Of the many things I find interesting in Linux is a distro devoted to classic arcade games. There are more than one but Puppy seems to have a really good one that can run from a thumb drive or on a Raspberry Pi.

I will develop this article around checking them out,






August 4, 2014

Configure Firefox to ask to save tabs on exit or not

Filed under: Computing,Settings — rmay4 @ 9:00 am
Tags: , , , ,

 photo FirefoxTabSave_zps6139ca60.jpg

Below are the instructions on how to add back the feature in Fire Fox that ask you if you want to save the open tabs on exit or not and also links to other ways to manually restore tabs after a crash or on a one time basis.. I love this feature to ask every time I close my browser and it seems every time I upgrade, it gets turned off and I have to reconfigure again.

To get back the original functionality of Firefox, that used to show a message on exit asking if we want to save the open tabs or not we need to dig a bit in Firefox’s configuration settings.

  1. Type about:config in your address bar and press enter.
  2. There are three entries we are interested in (four if you are using Firefox 12 or higher).
    • browser.tabs.warnOnClose
    • browser.warnOnQuit
    • browser.warnOnRestart
    • browser.showQuitWarning (for Firefox 12 and higher)

    Search for each one individually and make sure that their value is set to true.

  3. Restart Firefox.

Now every time you will close Firefox (assuming you have tabs open) you will get a message asking you if you want to save the current tabs or not.

Here are a couple other links to more information on similar:

Source: http://www.fluxbytes.com/software-tips/how-to-make-firefox-ask-to-save-tabs-on-exit/

Other sources:


October 20, 2013

Indian Corn Back Ground

Filed under: Backgrounds,Computing — rmay4 @ 5:48 pm


Stock Photos: Indian Corn Picture. Image: 258793
© Photographer Tammy Mcallister | Agency: Dreamstime.com

August 26, 2013

Mini Computers

I recently discovered the Raspberry Pi mini single board computer that runs on Linux fits totally into a case the size of small or medium size book but packs a lot of power for living room browsing on your TV, watching movies or other solutions.

Here is a link on Amazon to buy the hardware for the  Raspberry Pi. Here is a book that gets you on the right track as well. You can add many accessories to to add functionality and power. Wireless access is a critical one.

Here are links to other info on it.





This could be a low power option for preparedness solutions as well. Running Linux, it should run well Portable Apps as well.

One day soon I hope to be able to purchase one check it out for myself.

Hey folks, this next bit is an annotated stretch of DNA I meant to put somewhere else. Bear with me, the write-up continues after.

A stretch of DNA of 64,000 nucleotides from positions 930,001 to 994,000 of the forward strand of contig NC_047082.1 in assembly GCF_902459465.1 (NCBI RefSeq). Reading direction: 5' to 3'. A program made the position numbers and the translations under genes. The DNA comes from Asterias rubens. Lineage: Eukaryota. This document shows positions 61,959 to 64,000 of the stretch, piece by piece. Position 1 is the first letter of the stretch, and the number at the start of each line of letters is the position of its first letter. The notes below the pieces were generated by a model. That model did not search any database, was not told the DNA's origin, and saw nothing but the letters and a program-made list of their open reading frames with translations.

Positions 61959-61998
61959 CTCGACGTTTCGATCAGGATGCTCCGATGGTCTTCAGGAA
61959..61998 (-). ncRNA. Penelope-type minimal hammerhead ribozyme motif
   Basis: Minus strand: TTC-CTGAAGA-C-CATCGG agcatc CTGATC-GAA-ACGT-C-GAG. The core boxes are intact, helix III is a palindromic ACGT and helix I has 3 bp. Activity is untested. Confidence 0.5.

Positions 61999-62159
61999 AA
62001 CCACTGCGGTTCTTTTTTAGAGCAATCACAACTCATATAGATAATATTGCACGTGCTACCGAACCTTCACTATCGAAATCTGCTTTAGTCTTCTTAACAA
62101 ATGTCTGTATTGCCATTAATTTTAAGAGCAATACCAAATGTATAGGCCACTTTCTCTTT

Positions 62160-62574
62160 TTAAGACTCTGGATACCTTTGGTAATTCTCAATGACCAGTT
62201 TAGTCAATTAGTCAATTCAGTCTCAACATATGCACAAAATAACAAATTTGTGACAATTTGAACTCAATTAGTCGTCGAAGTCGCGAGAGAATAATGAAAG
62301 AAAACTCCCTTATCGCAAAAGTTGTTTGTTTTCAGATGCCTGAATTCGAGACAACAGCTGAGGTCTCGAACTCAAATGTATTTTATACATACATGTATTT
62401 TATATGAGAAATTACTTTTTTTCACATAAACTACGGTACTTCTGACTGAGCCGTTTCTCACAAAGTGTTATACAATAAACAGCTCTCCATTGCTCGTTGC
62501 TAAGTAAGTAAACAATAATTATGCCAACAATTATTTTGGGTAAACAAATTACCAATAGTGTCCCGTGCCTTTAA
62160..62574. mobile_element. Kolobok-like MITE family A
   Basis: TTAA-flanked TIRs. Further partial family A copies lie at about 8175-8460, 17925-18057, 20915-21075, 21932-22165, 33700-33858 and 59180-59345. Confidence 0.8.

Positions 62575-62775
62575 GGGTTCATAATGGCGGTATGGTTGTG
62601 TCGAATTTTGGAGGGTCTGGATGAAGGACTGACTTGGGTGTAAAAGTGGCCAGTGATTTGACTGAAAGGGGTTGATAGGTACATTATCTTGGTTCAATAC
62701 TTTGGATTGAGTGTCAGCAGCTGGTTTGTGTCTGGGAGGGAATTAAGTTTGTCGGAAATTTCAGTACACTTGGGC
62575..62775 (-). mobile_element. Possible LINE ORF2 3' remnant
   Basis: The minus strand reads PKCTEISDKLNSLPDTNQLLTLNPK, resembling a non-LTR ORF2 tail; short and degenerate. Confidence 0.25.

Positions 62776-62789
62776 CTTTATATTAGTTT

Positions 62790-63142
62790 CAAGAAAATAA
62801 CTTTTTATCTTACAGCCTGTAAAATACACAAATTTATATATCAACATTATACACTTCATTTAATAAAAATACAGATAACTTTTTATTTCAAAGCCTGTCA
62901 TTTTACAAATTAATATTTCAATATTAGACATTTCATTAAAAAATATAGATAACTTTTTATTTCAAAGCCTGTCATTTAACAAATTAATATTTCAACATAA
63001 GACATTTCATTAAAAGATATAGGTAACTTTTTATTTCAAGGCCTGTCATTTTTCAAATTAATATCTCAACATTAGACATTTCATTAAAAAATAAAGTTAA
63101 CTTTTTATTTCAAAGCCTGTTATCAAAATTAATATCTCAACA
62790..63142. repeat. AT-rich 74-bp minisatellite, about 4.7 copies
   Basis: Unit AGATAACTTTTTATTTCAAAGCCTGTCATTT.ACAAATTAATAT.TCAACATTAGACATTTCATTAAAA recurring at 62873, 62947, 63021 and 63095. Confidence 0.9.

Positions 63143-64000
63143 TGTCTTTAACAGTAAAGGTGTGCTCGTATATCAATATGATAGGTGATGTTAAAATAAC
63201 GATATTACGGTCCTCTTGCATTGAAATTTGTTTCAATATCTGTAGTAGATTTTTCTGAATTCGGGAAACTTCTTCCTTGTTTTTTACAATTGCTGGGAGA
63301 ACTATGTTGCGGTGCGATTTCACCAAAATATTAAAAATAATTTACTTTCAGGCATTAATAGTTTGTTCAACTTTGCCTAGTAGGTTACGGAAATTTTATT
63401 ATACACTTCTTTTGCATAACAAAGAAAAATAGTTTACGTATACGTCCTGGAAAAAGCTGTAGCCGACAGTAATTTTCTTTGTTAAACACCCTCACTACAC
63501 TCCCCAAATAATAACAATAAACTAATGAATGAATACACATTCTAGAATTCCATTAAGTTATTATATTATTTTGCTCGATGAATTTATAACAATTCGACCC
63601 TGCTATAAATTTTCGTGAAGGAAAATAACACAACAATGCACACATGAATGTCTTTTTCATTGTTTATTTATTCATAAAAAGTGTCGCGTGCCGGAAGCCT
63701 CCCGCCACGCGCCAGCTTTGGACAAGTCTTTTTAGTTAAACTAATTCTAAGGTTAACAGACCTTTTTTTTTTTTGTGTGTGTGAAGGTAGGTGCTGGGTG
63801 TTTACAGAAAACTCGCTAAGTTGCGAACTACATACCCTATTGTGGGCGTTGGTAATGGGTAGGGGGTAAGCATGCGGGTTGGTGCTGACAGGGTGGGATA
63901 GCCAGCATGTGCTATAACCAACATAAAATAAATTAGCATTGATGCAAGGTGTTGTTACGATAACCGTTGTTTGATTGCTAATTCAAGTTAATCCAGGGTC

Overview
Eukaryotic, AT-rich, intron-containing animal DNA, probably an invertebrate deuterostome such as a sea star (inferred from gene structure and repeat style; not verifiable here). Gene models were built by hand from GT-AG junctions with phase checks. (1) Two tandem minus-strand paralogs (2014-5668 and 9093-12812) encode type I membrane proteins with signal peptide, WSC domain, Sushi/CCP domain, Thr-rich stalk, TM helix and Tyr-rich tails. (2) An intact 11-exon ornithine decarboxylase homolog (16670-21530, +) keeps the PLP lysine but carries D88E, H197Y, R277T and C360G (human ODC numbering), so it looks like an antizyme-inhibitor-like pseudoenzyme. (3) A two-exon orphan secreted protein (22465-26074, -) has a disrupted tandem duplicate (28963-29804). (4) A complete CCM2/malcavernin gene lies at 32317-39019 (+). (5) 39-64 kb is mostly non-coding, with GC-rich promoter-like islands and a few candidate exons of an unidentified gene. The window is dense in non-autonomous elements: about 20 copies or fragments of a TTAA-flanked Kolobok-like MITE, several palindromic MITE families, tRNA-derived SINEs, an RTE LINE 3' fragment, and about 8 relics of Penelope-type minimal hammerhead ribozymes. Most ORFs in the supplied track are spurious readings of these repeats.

What to do with my antivirus software

Well, it is time to reevaluate my solutions for anti-virus software for the laptop.

I usually find one I like and use it continuously until something happens that makes me re-think that. But no matter what, I always have something.

You should too. Not even for just your own good but everyone else as well. If you get infected, the first people you will compromise are those you know and are in your contact list or that you share email or files with and the rest of the world.

I have been using AVG most recently but they have stepped up their marketing efforts to the point that it is invasive and not comfortable so it made me ask, since they are all changing, who has changed enough that it might be better? My research also reminded me that I had not given a new malware/adware solution much thought.

These are the solutions I will be considering:

AVG Free 2013
When I upgraded this last time to a new version it is very difficult to tell you are being upgraded to a new trial version instead of the new free version. When the trial ends you are only asked to purchase a license. I did find a downgrader.exe file from AVG to go back to the free version and I also heard that if you go to uninstall the program, that you get an option to go back to the free version. No matter it got me to looking at options.

Avast Free Antivirus



Trend Micro

For clean up of malware and ad-ware the next two are considered.

Malwarebytes Anti-Malware

Comodo Cleaning Essentials 6

For ongoing malware protection I will consider

Ad-Aware Free Antivirus+ 10.5

PC Mag has a good article on the best protection for 2013. They have other data that offer insight as well here and here.

Another consideration that others might have that I have outgrown, or my kids have anyway, is a solution for kids with families that can watch, monitor, restrict and set time limits etc. A free solution is Norton Online Family. I discovered it after my kids were older but the people I talked to who used it with younger kids really liked it and said it worked well. The parents set up the structure and rules and the kids can manage their time. There is reporting about searches and web activity as well social media and it allows parents and kids to have a conversation about what is safe and what is acceptable. Great tool. Sure wish I had it when my family was younger.